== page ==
What commodity futures are all about
Say you’re a farmer who has just planted a yearly crop of wheat. From a financial perspective, you’re now in the somewhat awkward position of holding much of your net assets in the form of a planted-but-not-yet-ready-for-harvesting field of wheat. This unfortunately means that you’re heavily exposed to the market price of wheat: if, by harvest time, the price of wheat has gone down, you’ll find yourself significantly poorer than expected.
If the price goes up, you’ll be richer, but being (like most human beings) fairly risk-averse, you care less about each dollar of upside than of each dollar of downside. Even if you claim to hold a philosophical stance of complete risk-insensitivity, there’s still the matter of risk making it hard to make plans: you’d like to know what you’ll be able to buy next year! Or maybe you want to take out a loan which you’ll pay back after the harvest, and you want to be able to assure the bank that you’ll be able to pay it back.
As a farmer, you’re unlikely to own wheat futures per se. But you are structurally long wheat futures: that is, your expected future prosperity is much like it would be if you did own wheat futures. In fact, though you don’t own the type of wheat futures sold on futures exchanges, you kind of grow your own: those things standing in your field aren’t quite sheaves of wheat yet, not until harvest time. Right now they are the potential for wheat in the future—that is, they are natural wheat futures. By planting wheat you did the equivalent of buying a wheat futures contract from nature: you’re owed a certain amount of wheat to be delivered come harvest time. 1
Standard financial advice is to diversify your investments: don’t put all your eggs in one basket. 2 If you find yourself structurally long wheat futures, the obvious thing to do to get out of this predicament is to hedge your bets by selling some of them. Instead of waiting for the wheat to grow and then selling it, you should find someone to sell futures contracts to, with the intent of fulfilling those contracts using the wheat now growing in your field; or, in other words, go and sell some of those nature-provided wheat futures that currently constitute a scarily large percentage of your financial portfolio!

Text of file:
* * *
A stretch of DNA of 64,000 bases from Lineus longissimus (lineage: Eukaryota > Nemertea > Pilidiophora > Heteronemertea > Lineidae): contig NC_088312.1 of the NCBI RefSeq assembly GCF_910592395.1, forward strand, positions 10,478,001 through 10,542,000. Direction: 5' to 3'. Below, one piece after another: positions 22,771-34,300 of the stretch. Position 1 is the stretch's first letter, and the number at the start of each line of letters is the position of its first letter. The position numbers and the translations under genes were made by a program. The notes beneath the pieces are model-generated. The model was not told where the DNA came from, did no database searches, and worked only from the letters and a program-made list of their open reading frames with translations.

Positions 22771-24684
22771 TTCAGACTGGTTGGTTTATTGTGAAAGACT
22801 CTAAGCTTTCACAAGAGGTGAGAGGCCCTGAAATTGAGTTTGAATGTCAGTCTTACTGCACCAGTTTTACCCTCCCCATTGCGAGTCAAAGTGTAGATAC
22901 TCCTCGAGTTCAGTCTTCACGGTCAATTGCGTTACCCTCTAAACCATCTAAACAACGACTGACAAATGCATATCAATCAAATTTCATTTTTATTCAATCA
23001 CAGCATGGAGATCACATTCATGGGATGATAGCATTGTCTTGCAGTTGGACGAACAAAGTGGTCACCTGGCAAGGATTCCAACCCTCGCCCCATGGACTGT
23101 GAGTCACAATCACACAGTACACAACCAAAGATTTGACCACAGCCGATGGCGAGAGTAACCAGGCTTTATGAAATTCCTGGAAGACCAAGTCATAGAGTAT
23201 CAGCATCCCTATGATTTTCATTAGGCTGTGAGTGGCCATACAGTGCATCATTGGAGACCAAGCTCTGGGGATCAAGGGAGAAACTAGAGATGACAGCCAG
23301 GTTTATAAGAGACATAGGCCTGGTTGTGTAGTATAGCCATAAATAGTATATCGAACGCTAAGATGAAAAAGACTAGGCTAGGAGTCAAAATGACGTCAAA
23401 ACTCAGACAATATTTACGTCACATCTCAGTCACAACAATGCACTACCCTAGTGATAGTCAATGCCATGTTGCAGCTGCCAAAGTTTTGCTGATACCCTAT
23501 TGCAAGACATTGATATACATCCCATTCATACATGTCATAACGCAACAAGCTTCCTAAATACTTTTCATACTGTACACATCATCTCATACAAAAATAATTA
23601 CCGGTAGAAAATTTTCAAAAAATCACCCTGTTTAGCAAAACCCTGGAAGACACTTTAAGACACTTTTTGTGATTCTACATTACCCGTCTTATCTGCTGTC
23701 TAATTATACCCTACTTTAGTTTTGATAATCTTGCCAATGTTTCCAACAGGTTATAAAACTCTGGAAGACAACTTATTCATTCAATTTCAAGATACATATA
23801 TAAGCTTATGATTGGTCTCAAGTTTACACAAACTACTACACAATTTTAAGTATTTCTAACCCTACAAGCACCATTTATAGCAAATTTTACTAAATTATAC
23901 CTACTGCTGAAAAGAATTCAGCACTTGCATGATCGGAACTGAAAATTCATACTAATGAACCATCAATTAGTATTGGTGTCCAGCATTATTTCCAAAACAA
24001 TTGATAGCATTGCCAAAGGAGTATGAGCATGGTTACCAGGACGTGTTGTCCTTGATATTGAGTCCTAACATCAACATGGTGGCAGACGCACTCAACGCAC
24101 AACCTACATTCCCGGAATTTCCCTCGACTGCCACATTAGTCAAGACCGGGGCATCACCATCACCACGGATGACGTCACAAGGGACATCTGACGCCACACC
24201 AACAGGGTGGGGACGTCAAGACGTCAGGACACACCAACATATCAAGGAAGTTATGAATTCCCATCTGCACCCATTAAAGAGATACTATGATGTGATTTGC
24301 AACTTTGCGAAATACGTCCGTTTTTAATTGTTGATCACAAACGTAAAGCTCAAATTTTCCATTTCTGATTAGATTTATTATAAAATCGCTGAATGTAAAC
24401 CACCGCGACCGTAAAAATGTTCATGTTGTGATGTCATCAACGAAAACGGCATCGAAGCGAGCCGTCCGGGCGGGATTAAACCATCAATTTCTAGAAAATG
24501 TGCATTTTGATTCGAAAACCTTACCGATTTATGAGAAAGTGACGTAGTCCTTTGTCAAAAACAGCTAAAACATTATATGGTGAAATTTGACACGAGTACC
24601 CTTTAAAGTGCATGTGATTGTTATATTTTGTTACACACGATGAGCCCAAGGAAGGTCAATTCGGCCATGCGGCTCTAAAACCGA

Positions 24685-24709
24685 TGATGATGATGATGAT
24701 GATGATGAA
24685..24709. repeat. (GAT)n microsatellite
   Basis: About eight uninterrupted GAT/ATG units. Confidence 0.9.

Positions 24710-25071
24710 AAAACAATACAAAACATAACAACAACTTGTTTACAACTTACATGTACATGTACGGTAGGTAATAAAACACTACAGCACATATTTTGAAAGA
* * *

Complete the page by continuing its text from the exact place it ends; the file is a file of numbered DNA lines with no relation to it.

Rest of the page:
Historically, the desire of farmers to do this played a big part in the development of commodity futures markets. Farmers are in a particularly precarious position, with a significant fraction of their assets at any given time being buried underground in a field somewhere. But many businesses are prone to this sort of problem: if you plan on producing a given good, you’re structurally long futures of that good, and likewise anyone who needs a given good as an input is structurally short futures of it. This is bad: after all, you’re trying to run a business, not speculate on future asset prices, in either direction. The way you can escape this trap is by selling futures contracts (for a business with a structural long position, like farming) or by buying them (for a business that is structurally short. 3 )